Star Wars: A Galactic Celebration – Meet the Producer and Stage Manager

Both grandiose and totally immersive, Star Wars: A Galactic Celebration – which returned on January 11 at Walt Disney Studios Park, benefits from a unique stage at the foot of the Tower of Terror and impressive technical effects. We learned more about this original production from the producer of the show, Marie-Charlotte Bientz and the stage manager, Michael Mulato.

Marie-Charlotte, Michael, how did you come to work on the show?

Marie Charlotte: I joined the company 12 years ago now. I had studied show production at university and Disneyland Paris was my work-study company during my Masters. I was fortunate to be hired as a production assistant thereafter and have grown from there to my current position. ​Disney Dreams! was the first show I worked on when I joined the production trade. This is where I met Michael. And following this experience, I was asked to participate in the development of the production infrastructure for Production Courtyard, as well as in ​Star Wars: A Galactic Celebration which uses video production like ​Disney Dreams!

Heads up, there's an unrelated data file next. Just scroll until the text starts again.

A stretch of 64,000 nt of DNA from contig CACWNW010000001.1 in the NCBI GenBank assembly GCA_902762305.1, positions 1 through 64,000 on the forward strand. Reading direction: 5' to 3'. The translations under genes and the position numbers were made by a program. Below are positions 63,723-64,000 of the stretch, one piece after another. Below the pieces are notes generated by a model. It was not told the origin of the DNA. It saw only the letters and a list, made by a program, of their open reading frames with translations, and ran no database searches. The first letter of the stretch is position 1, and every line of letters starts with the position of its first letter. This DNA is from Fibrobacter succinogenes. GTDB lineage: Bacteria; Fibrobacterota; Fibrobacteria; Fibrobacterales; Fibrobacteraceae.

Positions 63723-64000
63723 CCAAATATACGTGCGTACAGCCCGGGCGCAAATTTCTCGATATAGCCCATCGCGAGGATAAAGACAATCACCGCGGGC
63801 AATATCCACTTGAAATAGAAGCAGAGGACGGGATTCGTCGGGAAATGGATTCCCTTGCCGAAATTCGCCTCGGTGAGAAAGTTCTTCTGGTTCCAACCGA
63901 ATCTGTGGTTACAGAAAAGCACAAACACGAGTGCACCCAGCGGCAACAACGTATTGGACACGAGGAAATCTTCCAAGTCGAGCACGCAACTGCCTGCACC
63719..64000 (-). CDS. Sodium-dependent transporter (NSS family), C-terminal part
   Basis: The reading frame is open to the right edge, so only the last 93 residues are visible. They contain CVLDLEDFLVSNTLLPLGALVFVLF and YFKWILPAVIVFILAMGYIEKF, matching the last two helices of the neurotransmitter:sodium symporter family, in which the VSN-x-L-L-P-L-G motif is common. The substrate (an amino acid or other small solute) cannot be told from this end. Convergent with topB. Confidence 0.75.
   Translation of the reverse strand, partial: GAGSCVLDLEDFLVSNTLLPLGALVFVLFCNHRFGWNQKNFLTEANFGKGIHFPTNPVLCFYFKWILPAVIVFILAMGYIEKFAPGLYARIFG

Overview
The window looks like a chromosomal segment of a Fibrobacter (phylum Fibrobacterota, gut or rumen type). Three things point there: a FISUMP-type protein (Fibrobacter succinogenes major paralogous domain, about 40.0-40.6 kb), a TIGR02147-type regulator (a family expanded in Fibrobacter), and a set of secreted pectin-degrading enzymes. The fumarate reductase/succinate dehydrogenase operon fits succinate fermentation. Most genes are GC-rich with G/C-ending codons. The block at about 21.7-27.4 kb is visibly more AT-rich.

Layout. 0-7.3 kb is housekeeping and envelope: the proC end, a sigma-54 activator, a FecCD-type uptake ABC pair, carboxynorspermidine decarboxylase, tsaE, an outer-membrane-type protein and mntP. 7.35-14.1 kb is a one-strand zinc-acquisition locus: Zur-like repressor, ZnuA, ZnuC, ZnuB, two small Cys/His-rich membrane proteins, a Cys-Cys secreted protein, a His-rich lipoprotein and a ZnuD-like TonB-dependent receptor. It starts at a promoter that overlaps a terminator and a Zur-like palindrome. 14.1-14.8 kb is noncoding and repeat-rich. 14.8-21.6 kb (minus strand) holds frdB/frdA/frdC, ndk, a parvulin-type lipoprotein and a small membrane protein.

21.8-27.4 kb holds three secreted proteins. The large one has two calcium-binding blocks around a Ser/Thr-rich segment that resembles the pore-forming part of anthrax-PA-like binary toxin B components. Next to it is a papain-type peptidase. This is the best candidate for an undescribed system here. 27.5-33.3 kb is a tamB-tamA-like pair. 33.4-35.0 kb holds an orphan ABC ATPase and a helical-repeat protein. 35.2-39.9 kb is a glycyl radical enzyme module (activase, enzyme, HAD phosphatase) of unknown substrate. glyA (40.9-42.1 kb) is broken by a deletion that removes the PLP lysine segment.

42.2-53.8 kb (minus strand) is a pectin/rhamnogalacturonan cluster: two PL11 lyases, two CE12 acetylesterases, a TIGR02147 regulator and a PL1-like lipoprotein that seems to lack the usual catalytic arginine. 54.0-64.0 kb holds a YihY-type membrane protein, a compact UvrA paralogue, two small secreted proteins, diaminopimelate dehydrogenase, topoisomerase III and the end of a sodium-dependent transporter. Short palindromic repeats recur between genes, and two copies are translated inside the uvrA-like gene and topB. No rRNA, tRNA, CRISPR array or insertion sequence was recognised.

Michael: As for me, I arrived at Disneyland Paris fifteen years ago in attractions, then the parades department where I accompanied Disney characters and guided floats. Two years later, I became assistant stage manager. Between 2007 and 2017, I participated in most of the destination’s shows. Then I became stage manager for productions such as ​Bienvenue à la Belle Saison (2014), ​La Garden Party de Dingo (2016) and Disney Dreams! I became a general stage manager almost three years ago for seasons like Christmas, Halloween and the first Pirates & Princesses Festival, and I’ve been stage manager of the Production Courtyard stage at the foot of the Tower of Terror for over a year now. I take care of all the shows that take place there like ​#Surprise Mickey​, ​Legends of the Force​ and ​Marvel Season of Super Heroes​.

Michael, what is your job on this particular show?

Michael: I am the operational manager of everything that happens. Once the show is in operation, that is to say after the production phase piloted by Marie-Charlotte, I direct all the trades working on it, with the help of my team of stage managers, to coordinate the whole show.